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Novo Nordisk presents new findings for Tresiba and semaglutide
13 June 2016 • Author: Victoria White, Digital Content Producer
Novo Nordisk has presented new findings from separate studies of Tresiba (insulin degludec injection U-100) and semaglutide (an investigational glucagon-like peptide-1 (GLP-1) analogue) at the American Diabetes Association 76th Scientific Sessions.
New findings from the two Phase IIIb SWITCH trials showed that treatment with long-acting basal insulin Tresiba resulted in significantly lower rates of overall, nocturnal and severe hypoglycaemia compared with insulin glargine U-100.
In SWITCH 1, patients with type 1 diabetes taking Tresiba compared with insulin glargine U-100 experienced: a rate reduction of 11% in overall symptomatic blood glucose (BG) confirmed hypoglycaemic episodes; a rate reduction of 36% in nocturnal BG confirmed symptomatic hypoglycaemic episodes, and a rate reduction of 35% severe hypoglycaemia during the maintenance period. All of the above analyses showed similar results in the full treatment period.
In SWITCH 2, patients with type 2 diabetes taking Tresiba compared with insulin glargine U-100 experienced a rate reduction of 30% in overall BG confirmed symptomatic hypoglycaemic episodes and a rate reduction of 42% in nocturnal BG confirmed symptomatic hypoglycaemic episodes. The above analyses showed significant results in the full treatment period.
In the maintenance period, there was a trend towards lower rates of severe hypoglycaemia in favour of Tresiba vs insulin glargine U-100. In the full treatment period, a significant 51% rate reduction in severe hypoglycaemia was observed in patients receiving Tresiba vs insulin glargine U-100.
Commenting on the Tresiba results, Dr Wendy Lane, lead SWITCH 1 study investigator and clinical endocrinologist at Mountain Diabetes and Endocrine Centre, said: “Hypoglycaemia is an ongoing challenge for people with type 1 and type 2 diabetes. These findings are important for the diabetes community, and add to the existing body of evidence for Tresiba.”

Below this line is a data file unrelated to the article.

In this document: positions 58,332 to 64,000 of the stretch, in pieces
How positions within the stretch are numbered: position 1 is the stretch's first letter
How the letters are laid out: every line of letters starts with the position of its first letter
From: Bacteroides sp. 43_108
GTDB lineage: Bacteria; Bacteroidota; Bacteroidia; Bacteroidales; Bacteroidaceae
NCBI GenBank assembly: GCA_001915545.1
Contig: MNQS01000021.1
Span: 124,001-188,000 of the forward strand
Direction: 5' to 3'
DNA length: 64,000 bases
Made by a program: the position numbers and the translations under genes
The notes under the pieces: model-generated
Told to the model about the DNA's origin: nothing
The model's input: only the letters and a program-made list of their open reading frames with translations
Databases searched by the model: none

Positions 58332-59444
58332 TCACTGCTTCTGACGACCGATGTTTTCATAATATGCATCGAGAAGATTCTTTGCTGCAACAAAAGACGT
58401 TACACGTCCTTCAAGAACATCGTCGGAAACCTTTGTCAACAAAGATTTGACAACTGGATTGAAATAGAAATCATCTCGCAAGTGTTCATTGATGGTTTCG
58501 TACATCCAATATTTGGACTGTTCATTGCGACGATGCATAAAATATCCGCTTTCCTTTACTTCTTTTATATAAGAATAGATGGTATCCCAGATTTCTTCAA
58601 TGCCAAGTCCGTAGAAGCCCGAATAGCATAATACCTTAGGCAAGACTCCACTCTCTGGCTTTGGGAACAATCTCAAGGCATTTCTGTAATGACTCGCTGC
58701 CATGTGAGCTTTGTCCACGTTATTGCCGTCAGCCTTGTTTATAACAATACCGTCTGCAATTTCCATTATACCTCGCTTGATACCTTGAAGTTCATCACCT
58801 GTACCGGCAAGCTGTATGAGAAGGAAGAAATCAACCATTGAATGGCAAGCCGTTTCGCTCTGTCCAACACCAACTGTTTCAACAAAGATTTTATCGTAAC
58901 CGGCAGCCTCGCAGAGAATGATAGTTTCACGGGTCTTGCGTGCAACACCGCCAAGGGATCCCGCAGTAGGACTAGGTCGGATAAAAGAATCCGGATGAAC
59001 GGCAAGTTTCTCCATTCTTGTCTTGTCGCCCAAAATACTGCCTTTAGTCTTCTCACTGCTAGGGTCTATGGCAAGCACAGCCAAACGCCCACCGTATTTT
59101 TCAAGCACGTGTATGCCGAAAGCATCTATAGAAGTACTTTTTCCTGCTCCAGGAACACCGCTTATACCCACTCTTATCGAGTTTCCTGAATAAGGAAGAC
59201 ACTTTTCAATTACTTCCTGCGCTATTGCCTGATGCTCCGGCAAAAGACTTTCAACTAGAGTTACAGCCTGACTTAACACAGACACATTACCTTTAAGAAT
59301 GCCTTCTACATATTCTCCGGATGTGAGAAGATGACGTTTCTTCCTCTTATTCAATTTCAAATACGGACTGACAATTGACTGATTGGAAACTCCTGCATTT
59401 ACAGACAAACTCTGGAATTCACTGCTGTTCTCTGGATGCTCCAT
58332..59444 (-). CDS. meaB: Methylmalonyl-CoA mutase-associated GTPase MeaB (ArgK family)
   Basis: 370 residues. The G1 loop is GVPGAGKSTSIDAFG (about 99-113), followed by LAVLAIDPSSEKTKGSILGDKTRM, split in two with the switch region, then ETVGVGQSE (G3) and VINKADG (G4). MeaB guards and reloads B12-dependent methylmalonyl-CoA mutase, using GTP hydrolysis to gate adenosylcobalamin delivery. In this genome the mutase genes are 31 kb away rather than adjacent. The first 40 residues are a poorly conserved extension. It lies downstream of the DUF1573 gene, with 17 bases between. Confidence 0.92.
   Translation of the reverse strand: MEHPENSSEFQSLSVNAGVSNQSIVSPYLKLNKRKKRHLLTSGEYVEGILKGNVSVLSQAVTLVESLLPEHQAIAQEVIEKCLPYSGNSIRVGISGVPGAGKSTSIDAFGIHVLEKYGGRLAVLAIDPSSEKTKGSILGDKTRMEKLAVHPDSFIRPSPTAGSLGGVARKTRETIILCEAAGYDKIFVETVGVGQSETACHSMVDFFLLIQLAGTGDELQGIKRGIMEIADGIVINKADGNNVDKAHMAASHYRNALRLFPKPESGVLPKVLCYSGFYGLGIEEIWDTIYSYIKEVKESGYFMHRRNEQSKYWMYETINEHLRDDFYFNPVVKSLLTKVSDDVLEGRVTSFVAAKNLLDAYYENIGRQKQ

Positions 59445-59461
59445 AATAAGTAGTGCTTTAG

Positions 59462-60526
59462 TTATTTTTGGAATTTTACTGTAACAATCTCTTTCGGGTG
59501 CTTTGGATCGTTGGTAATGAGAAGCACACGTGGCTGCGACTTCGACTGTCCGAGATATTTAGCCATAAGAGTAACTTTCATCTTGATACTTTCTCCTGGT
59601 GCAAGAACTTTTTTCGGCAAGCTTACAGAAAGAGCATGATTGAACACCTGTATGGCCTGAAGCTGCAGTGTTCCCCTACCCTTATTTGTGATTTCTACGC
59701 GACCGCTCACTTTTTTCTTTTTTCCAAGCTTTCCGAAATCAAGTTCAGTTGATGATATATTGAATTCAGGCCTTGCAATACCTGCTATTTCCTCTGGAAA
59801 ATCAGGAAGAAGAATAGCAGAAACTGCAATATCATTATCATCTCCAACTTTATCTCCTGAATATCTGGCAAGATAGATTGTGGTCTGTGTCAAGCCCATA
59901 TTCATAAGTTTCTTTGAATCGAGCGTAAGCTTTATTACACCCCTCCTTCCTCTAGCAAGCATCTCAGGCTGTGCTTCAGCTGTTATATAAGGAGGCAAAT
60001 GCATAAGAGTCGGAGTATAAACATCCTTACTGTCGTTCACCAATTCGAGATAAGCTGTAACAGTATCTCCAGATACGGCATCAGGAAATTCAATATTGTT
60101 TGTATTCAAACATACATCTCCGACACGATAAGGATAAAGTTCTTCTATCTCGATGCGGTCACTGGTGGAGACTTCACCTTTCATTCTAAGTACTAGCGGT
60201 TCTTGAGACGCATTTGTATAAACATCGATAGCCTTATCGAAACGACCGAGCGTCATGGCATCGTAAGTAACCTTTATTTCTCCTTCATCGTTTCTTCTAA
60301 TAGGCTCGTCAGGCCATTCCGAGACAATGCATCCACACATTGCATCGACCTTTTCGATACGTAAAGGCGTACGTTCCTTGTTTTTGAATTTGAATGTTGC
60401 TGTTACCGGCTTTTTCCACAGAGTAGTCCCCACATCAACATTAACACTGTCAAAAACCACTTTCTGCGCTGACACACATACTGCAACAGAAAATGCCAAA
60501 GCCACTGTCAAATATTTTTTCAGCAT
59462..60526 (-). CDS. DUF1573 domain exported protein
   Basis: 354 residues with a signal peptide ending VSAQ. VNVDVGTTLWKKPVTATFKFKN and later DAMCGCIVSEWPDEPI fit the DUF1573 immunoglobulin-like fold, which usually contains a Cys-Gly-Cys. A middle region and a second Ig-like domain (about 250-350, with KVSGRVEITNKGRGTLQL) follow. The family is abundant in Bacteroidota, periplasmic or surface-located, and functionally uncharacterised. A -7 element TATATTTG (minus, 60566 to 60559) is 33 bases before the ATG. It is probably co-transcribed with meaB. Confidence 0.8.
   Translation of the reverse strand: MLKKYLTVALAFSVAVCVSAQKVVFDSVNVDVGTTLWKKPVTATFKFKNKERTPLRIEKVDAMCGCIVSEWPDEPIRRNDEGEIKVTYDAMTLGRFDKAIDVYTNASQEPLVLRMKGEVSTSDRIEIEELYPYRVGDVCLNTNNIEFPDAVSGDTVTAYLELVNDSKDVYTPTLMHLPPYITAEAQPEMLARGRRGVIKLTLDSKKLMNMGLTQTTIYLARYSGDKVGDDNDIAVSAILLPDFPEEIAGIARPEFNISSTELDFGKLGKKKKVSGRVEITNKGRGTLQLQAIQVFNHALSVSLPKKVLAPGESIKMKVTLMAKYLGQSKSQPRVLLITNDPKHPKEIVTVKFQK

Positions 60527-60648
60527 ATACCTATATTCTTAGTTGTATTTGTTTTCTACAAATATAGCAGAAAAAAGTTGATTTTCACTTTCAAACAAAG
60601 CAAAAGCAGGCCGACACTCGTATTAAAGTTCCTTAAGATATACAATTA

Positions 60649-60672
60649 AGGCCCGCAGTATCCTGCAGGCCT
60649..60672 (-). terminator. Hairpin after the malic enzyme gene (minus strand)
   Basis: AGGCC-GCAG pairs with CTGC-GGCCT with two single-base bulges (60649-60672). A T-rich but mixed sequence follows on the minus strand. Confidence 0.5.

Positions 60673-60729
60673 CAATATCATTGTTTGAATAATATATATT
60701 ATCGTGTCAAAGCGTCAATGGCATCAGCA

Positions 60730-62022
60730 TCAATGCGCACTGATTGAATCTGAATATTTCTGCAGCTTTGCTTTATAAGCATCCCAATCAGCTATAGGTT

Semaglutide in type 2 diabetes
Findings from two Phase IIIa clinical trials for semaglutide were also presented at the American Diabetes Association 76th Scientific Sessions.
In the SUSTAIN 2 trial, 0.5 mg and 1.0 mg semaglutide administered once-weekly significantly improved glycaemic control compared to sitagliptin (100 mg), a dipeptidyl peptidase-4 (DPP-4) inhibitor, in adults with type 2 diabetes. In the SUSTAIN 3 trial, 1.0 mg semaglutide administered once-weekly significantly improved glycaemic control compared to 2.0 mg exenatide extended-release (ER), a GLP-1 receptor agonist, in adults with type 2 diabetes.
The SUSTAIN 2 trial showed that from a mean baseline HbA1c of 8.1%, adults with type 2 diabetes treated with 0.5 mg and 1.0 mg semaglutide achieved superior HbA1c reductions of 1.3% and 1.6%, respectively, vs 0.5% with 100 mg sitagliptin at 56 weeks as add-on to metformin and/or thiazolidinediones.
In the 56-week SUSTAIN 3 trial, adults with type 2 diabetes and a mean baseline HbA1c of 8.3% achieved a superior HbA1c reduction of 1.5% when treated with 1.0 mg semaglutide vs 0.9% with 2.0 mg exenatide ER as add-on to one or two oral antidiabetics (metformin, sulfonylurea or thiazolidinediones).
More adults with type 2 diabetes achieved the HbA1c target of <7% when treated with 0.5 mg and 1.0 mg semaglutide vs sitagliptin in SUSTAIN 2 (69% and 78% vs 36%) and with 1.0 mg semaglutide vs exenatide ER in SUSTAIN 3 (67% vs 40%).
In addition, from a mean baseline body weight of 89.5 kg, adults with type 2 diabetes achieved significantly greater reductions in mean body weight when treated with 0.5 mg and 1.0 mg semaglutide vs sitagliptin in SUSTAIN 2 (4.3 kg and 6.1 kg vs 1.9 kg). Similarly, from a mean baseline body weight of 95.8 kg, adults with type 2 diabetes achieved significantly greater reductions in mean body weight when treated with 1.0 mg semaglutide vs exenatide ER in SUSTAIN 3 (5.6 kg vs 1.9 kg).
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